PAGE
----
Heathrow was Europe’s top airport in 2022 Q4; JFK, Dubai, Dublin top routes; Cincinnati, Knock coming
In 2019 London’s Heathrow Airport was Europe’s busiest, welcoming 80.9m passengers. This was almost five million more than Paris CDG (76.2m) and nine million more than third ranked Amsterdam (71.7m). However, UK air travel was more severely impacted than other European countries when the pandemic struck in 2020 and Heathrow slipped to third that year with 22.1m passengers, behind Istanbul IST (23.3m) and Paris CDG (22.3m). In 2021 Heathrow fell all the way back to 10th place with 19.4m passengers, well behind Istanbul IST (37.0m), two other Turkish airports as well as two Moscow airports.
Fortunately, things returned to a more normal situation last year with Heathrow back up to second place with 61.6m passengers, only beaten by Istanbul IST (64.3m). During the last quarter of 2022, Heathrow (17.4m) was actually busier than Istanbul IST (16.9m). It will be interesting to see who comes out on top in 2023. In January, Istanbul (5.65m) was once again busier than Heathrow (5.48m).
Despite taking 14 years to go from 60 million annual passengers (in 1998) to 70 million (in 2012), it only took a further six years to reach the 80 million passenger mark. Whether Heathrow ever reaches 100 million annual passengers may depend on whether the proposed third runway ever gets built and how aviation is viewed in the coming years with regard to climate change issues.
Heathrow versus Istanbul IST
For most of 2022, Istanbul’s new airport was Europe’s busiest in terms of monthly passengers. However, Heathrow, traditionally Europe’s busiest airport managed to outperform the Turkish airport in April, November and December.
Heathrow’s demand typically peaks in July, while Istanbul’s peak is slightly later in August. Compared to many airports across Europe, both have fairly stable levels of demand across the whole year (based on 2019 data).
JFK and Dubai are leading routes
One thing that hasn’t changed at Heathrow since 2019 is the top three routes; New York JFK, Dubai and Dublin. However, while New York and Dublin capacity was still down around 20% across all of 2022, Dubai capacity was up 2% versus 2019. Doha has moved up from eighth to fourth during the same period.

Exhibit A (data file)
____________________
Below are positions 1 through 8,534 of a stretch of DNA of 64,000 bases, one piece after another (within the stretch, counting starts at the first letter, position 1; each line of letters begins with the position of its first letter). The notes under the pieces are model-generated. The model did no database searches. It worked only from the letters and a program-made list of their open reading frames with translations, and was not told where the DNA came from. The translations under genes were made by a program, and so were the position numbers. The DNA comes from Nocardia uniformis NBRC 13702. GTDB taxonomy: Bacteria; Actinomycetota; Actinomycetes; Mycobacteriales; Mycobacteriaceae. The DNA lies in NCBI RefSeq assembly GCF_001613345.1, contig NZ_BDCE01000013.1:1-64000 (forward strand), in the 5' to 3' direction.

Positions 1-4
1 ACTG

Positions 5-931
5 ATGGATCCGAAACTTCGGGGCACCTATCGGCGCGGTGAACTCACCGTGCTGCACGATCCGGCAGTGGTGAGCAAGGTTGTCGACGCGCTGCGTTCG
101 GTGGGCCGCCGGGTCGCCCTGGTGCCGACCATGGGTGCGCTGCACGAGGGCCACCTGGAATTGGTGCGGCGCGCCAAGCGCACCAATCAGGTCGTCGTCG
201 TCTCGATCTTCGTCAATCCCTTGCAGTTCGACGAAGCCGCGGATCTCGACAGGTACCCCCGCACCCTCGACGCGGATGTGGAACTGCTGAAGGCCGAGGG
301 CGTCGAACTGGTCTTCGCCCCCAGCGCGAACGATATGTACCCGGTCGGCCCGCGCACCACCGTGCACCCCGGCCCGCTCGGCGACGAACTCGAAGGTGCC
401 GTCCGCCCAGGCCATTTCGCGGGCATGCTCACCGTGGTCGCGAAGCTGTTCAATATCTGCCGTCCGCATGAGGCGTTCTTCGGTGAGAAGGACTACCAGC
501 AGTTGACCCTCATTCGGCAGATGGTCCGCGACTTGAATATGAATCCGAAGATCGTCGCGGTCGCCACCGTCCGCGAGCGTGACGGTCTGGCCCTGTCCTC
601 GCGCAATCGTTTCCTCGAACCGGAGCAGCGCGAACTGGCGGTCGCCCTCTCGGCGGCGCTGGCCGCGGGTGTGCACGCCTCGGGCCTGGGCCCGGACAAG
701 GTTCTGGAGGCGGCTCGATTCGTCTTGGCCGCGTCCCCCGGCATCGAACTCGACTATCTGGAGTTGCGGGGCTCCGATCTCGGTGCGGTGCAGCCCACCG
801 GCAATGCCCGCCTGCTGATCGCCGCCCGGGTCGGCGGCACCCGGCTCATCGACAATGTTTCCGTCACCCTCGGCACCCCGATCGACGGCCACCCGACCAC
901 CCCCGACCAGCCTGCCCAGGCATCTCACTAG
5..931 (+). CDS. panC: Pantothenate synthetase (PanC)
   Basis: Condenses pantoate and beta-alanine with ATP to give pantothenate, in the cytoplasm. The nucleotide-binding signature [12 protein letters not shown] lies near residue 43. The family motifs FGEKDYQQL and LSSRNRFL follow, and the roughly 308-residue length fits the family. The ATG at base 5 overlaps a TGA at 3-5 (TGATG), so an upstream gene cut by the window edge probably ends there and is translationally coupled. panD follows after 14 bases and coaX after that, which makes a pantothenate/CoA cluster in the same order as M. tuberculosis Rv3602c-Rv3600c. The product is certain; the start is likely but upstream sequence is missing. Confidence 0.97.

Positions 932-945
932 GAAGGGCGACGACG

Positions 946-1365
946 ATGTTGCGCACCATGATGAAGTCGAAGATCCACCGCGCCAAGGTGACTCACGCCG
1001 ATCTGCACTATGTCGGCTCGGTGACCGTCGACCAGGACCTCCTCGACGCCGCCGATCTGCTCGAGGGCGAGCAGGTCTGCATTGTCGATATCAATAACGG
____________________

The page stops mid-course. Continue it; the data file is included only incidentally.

Apart from Dubai, other airports in the top 15 showing capacity growth are Istanbul IST (+2.0%) and Lisbon (+0.4%). Just outside the top 15, Delhi (+5%) and Athens (+10%) had more impressive capacity growth. Across all routes capacity was down 21%, flights were down 22% and ASKs (Available Seat Kilometres) were down 24%, primarily as a result of the slow recovery in long-haul routes to Asia.
Multiple new destinations now served
With the upheaval caused by the pandemic, airlines launched a number of new routes which also included new destinations. Analysis of Cirium data reveals that among the cities served non-stop from Heathrow last year which were not served non-stop in 2019 are Bergen, Bermuda, Catania, Dalaman, Darwin, Dubrovnik, Funchal, Jersey, Naples, Nuremberg, Orlando MCO, Porto, Thessaloniki and Tirana.
This year will see the addition of flights to Cincinnati (starting in June with British Airways), Florence (starting 16 April with British Airways) and Knock (starting at the end of March with Aer Lingus).
British Airways share of seats below 50%
Clearly, British Airways is the dominant carrier at Heathrow, although its share of seat capacity has fallen slightly from 46.7% in 2019 to 45.6% in 2022. Virgin Atlantic remains second, but has increased its share of capacity from 4.6% to 6.3% after closing its Gatwick operations and moving all flights to Heathrow after the pandemic struck.
Rounding out the top 10 carriers in 2022 were American, United, Aer Lingus, Emirates, Lufthansa, Qatar Airways, SAS and Air Canada. Of these carriers, only Emirates increased capacity (by 6%) versus 2019. Other airlines to increase capacity at Heathrow between 2019 and 2022 include Air India, Iberia and SAUDIA.
Vistara leads ‘new’ airlines
According to Cirium data, several airlines that were not present at Heathrow in 2019 were offering flights at the London hub in 2022. Measured by annual seats they were led by India’s Vistara, followed by Romanian-based Blue Air (which has now ceased all operations), US carrier JetBlue, Canadian carrier WestJet, Greek carrier Sky Express and Norwegian regional airline Widerøe.
Conversely, several airlines operating at the airport in 2019 were not present for various reasons in 2022. These included Air New Zealand, Jet Airways, Shenzhen Airlines, South African Airways, Tianjin Airlines and Vueling. As a result, over 80 airlines served Heathrow in 2022. Looking at current data for 2023, Shenzhen Airlines looks set to return with flights from Shenzhen. Otherwise, there are currently no ‘new’ airlines expected in 2023.